CANADA: Life in Lethbridge – Happy as a chicken head, 2000 –

Life in Lethbridge – Happy as a chicken head

I must confess that having lived in big cities most of my life before retirement, the idea of moving to Lethbridge felt like a let-down.  Compared to Tokyo or Toronto, Geneva or Montreal, Lethbridge seemed such a back-water.  After ten years, however, it may not be a paradise, but it feels to me to be a very good place to be indeed.  There is saying in Chinese, “It’s better to be a head of a chicken than a tail of a cow.” I feel like that.  I was nobody, but here I can be somebody.  A tail of a cow can be a great place to be; big, prestigious, and more valuable.   A tail can perform important tasks, but you have to live with what comes out of the end of a body.  The bigger the  organizations, the more politics than substance.   And you are often nobody in a big political scheme of things – just a cog.  I got tired of it.

I am serious when I say, I became more cultured in Lethbridge.  I had never attended as many concerts until I came to Lethbridge.  My friends are performing with whom I can chat about it afterwards.  He may not be Yo Yo Mah, but I have no sophisticated enough ears to hear the difference anyway.  It is more important to hear music that makes me feel I am participating in the creative process that makes me content.  I have never seen so many Contemporary Art until I came to Lethbridge.  Again, they are my friends, and I got to know some of the creative processes and struggles.  So I understand now what his or her art means as never before.  I found that Lethbridge is well-known as an important centre for contemporary art in Canada.  The political party I committed to has absolutely no hope of getting into power in Alberta.  But my contribution counts and is visible and appreciated.  Thus I don’t feel powerless.  I am a head, or somewhere near the head , of a chicken.  And I am happy.  I am glad that I am not a tail of a big and powerful cow.  At my age, I have no stomach for shit.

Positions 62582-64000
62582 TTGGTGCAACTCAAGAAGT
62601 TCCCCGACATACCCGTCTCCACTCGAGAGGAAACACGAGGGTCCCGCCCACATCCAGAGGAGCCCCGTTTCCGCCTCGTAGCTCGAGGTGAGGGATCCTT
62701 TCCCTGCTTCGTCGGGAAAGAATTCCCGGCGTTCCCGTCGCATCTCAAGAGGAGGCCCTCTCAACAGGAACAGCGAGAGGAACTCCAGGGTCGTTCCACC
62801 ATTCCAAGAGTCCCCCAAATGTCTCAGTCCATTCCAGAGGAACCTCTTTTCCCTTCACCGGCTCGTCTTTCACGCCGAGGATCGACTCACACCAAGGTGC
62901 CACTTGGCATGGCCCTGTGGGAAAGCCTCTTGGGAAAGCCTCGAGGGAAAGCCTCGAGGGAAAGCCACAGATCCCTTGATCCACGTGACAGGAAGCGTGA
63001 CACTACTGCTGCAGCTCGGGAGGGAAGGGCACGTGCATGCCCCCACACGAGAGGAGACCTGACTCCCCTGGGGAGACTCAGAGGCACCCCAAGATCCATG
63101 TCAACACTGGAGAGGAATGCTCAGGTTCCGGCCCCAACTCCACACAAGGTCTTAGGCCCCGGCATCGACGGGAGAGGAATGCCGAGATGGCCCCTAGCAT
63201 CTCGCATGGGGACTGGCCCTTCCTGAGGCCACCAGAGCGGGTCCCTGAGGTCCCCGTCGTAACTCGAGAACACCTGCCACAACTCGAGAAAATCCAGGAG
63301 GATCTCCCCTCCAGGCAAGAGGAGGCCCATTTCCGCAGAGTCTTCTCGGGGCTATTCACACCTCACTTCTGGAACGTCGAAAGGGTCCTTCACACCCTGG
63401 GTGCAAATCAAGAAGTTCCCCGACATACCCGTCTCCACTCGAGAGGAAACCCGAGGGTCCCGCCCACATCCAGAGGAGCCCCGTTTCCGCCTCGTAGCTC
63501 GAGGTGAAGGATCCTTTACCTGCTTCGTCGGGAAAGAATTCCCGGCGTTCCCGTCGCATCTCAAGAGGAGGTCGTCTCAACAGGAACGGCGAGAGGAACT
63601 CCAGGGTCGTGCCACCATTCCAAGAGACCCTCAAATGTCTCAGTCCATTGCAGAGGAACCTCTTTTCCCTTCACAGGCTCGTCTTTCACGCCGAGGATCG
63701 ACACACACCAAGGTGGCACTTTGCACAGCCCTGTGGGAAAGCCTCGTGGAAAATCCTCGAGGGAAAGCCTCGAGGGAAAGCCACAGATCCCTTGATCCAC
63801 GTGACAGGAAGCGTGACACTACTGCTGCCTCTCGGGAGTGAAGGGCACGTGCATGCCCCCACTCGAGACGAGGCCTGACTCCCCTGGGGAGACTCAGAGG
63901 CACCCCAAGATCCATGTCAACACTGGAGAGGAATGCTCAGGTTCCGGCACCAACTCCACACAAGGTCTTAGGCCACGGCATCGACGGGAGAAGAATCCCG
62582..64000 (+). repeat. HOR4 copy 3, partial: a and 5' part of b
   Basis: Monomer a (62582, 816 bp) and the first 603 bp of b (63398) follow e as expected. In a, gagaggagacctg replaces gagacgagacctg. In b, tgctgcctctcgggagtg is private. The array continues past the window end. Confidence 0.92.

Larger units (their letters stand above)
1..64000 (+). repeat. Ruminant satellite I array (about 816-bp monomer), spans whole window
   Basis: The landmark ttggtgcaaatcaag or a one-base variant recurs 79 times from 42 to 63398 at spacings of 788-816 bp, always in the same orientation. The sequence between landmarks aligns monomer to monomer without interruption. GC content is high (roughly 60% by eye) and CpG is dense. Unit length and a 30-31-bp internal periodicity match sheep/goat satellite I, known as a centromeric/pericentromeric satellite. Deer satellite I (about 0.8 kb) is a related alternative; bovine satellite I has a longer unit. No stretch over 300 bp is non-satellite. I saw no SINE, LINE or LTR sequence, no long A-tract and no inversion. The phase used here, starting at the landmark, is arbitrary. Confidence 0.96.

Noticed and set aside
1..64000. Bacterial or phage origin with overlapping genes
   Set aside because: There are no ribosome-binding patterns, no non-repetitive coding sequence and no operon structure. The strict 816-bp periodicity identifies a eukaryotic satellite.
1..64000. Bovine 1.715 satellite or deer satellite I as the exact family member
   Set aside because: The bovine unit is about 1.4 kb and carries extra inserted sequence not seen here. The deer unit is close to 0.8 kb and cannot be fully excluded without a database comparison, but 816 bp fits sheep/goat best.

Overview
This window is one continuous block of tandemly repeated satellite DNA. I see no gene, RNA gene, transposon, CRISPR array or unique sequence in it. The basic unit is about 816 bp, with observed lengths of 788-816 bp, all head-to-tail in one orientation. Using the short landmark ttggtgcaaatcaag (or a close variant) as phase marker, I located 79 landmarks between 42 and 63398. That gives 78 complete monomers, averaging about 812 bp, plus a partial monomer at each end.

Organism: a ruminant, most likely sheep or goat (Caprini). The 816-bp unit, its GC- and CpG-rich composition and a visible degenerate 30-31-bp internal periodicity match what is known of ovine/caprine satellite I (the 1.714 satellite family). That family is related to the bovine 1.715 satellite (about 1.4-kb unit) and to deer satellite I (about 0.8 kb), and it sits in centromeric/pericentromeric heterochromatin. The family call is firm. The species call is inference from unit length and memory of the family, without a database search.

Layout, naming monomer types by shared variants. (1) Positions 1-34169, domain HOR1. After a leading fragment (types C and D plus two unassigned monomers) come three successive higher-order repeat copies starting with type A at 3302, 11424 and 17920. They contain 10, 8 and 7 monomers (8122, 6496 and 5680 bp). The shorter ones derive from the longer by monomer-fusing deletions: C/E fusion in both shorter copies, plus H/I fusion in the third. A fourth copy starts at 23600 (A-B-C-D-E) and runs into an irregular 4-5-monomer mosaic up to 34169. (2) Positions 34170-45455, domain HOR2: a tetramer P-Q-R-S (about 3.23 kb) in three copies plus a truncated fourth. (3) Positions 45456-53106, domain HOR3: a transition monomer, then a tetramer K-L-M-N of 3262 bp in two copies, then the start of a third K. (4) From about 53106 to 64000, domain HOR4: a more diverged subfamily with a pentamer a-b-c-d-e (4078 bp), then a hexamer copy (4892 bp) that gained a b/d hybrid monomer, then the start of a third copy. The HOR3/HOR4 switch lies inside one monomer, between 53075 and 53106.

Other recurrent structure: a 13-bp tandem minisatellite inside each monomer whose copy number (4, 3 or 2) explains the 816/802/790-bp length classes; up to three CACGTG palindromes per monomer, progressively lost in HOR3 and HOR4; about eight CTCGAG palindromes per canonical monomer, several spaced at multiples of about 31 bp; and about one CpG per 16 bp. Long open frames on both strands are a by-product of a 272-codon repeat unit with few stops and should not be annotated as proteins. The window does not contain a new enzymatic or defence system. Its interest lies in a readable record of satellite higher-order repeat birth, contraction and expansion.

A small community allows one to be relevant, because one does not feel alone.  There is a saying in Lesotho in Southern Africa, “A person is a person only amongst people.  (Motho ke motho ka batho.)”  How true!

July 12, 2010

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